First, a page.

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The Department of Justice’s New Guidance on the Computer Fraud and Abuse Act

Amanda Dennis


  • Ethical hackers may use their capabilities to uncover security failings in a company’s system to help the company guard itself.
  • The DOJ provides guidance on prosecution under the CFAA.
  • The Supreme Court provides additional guidance on cybersecurity.
The Department of Justice’s New Guidance on the Computer Fraud and Abuse Act

In May 2022, the U.S. Department of Justice (DOJ) revised its policy for charging cases under the Computer Fraud and Abuse Act (CFAA), indicating that the DOJ does not intend to prosecute ethical hacking. Ethical hackers are often referred to as “white hat hackers.” These hackers may use their capabilities to uncover security failings in a company’s system to help the company guard its business from outside hackers who may do damage to the company’s system. While white hat hackers are typically hired by a company to test the company’s information systems, some such hackers are freelance, motivated by public bug-bounty programs, or are focused on raising consumer awareness of vulnerable systems to address privacy concerns while still fully and discretely disclosing the actual vulnerabilities found to the system owners for full remediation.

The DOJ Provides Guidance on Prosecution under the CFAA

As cyber insurance claims have increased in frequency and severity over the last few years, cyber insurers are sharpening their focus on the security profile and security assessments of companies applying for cyber insurance. Companies seeking to assess for themselves their security and compliance with the governing standard, and to demonstrate to potential insurers that they have adequate security controls, may consider testing their systems, including “red teaming,” which is a realistic, unannounced attack on a company’s system. During red teaming, ethical hackers (typically hired security professionals) attempt to enter the company’s system to see how far within the system they can navigate without being detected or blocked. Another type of security test called “penetration testing” (or a “pen test”) is often used to provide a company with an overview of its current security system and help identify its vulnerabilities. In some instances insurers are starting to require the companies they insure to have outside entities perform pen tests on their systems. The DOJ’s May 2022 notice now confirms that such ethical hacking will not be subject to prosecution.

This decision not to prosecute is not extended to gray or black hat hackers. Gray hat hackers, unsurprisingly, live in a gray area, finding issues in a computer system without the owner’s permission and often without fully disclosing the vulnerabilities in a fair commercial manner. Gray hat hackers do not take the ethical approach of white hat hackers and may cause chaos within a system or may not alert the company of the vulnerabilities they discover. However, they will not go as far as a black hat hacker, and gray hat hackers often hack companies’ systems without seeking personal gain. Sometimes a gray hat hacker who finds an issue may report it to the owner and may request a small amount of money to fix the issue. The new DOJ policy would likely extend to good-faith efforts for compensation but not outright extortion untied to the commercial value of the security service actually provided. Black hat hackers are often categorized as “criminals” who hack a company’s internal system without permission and for their own personal gain. These are hackers whom cyber insurance typically protects against, as they may access a business’s or its customers’ data without permission and with ill intent.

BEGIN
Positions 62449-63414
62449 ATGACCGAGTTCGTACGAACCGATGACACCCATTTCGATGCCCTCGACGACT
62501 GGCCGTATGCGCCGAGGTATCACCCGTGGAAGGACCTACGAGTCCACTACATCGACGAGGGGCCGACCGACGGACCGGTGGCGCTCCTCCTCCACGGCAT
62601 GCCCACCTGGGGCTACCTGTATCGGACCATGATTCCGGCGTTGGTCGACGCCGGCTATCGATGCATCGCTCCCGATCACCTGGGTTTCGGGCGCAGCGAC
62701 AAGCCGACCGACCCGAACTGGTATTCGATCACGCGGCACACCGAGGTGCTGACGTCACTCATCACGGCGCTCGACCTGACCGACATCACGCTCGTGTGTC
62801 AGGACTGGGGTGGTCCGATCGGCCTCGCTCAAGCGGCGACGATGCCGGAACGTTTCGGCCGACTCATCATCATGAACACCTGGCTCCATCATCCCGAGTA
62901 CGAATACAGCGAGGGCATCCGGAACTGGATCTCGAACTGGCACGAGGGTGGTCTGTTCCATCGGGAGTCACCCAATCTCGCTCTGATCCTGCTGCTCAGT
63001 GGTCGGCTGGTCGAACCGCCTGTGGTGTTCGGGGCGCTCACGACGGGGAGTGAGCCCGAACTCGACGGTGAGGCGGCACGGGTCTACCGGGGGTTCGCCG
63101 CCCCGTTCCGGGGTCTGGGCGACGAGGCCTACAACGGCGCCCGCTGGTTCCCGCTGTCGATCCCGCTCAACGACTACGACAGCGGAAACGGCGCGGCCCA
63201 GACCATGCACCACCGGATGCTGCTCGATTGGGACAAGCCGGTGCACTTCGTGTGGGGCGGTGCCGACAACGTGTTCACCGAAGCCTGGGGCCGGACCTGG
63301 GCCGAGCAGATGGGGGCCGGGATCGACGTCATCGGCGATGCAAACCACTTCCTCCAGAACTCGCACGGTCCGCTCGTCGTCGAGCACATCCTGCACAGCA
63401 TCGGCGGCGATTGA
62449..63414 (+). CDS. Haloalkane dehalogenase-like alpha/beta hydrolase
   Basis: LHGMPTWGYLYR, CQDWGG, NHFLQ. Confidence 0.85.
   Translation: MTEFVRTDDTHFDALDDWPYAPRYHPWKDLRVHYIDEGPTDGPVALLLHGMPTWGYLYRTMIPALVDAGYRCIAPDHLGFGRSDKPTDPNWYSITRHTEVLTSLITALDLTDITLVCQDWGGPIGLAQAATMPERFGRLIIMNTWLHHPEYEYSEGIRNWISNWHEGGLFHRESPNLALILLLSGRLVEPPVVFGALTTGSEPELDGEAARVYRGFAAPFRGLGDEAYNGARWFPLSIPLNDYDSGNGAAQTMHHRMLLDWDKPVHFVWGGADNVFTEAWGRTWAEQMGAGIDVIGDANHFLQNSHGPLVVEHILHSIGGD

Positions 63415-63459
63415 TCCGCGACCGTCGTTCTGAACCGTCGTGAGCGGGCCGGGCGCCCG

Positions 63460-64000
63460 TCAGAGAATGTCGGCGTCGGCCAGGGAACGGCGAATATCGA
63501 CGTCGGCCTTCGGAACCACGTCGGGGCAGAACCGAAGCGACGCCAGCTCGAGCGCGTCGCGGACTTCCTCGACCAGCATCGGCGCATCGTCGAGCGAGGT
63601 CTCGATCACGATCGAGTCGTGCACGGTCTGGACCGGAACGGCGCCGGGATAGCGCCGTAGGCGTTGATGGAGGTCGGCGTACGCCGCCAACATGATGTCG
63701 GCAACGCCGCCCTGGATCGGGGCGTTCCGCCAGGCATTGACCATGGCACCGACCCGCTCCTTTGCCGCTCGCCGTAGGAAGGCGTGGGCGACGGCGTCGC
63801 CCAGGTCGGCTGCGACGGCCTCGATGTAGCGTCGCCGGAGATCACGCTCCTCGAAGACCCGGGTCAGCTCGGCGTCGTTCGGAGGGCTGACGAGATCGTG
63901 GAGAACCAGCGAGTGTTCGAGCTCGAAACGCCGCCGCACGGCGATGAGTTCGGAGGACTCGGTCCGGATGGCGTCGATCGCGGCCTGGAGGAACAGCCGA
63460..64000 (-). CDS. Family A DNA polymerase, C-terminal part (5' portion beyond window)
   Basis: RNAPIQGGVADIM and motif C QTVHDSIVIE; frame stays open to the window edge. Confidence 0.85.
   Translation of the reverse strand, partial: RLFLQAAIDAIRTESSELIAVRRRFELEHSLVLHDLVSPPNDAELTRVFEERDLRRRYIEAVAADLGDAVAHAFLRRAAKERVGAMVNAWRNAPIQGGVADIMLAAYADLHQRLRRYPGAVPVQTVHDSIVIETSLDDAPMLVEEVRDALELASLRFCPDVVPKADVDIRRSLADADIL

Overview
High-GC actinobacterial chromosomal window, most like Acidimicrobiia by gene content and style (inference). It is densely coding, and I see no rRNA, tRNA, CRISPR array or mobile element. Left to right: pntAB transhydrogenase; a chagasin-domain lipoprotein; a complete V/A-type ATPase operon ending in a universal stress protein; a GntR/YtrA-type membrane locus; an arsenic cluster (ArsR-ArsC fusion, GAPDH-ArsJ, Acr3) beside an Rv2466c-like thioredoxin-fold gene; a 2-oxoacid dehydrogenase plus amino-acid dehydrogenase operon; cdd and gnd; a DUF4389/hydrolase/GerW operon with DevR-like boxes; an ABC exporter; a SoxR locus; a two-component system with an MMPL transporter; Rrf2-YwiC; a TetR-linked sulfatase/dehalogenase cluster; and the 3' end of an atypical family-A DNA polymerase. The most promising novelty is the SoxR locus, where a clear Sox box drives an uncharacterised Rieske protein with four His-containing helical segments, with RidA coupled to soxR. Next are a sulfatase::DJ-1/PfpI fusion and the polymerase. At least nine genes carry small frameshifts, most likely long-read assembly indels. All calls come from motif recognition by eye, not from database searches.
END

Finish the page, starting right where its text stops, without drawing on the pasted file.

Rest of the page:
The DOJ manual Prosecuting Computer Crimes explains that, pursuant to 18 U.S.C. § 1030(a)(2), it is a misdemeanor to (1) intentionally access a computer, (2) without or in excess of authorization, and (3) obtain information, (4) from financial records of financial institutions, a consumer reporting agency, the government, or a protected computer. This misdemeanor is raised to a felony if the above actions were committed for commercial advantage, private financial gain, in furtherance of any criminal or tortious act, or if the value of the information obtained exceeds $5,000. Violations of this section may result from black hat hacking, as black hat hackers act with malicious intent and for personal gain. Black hat hackers often “release malware that destroys files, holds computers hostage, or steals passwords, credit card numbers, or other personal information.” In some instances, black hat hackers will attempt to “plant malware that spies on staff and customer activity.” Such malware can often lead to far greater crimes being committed, such as allowing a hacker to monitor emails until a large payment is scheduled, then intervening through social engineering or other methods to attempt redirection of the payment to an account the hacker controls.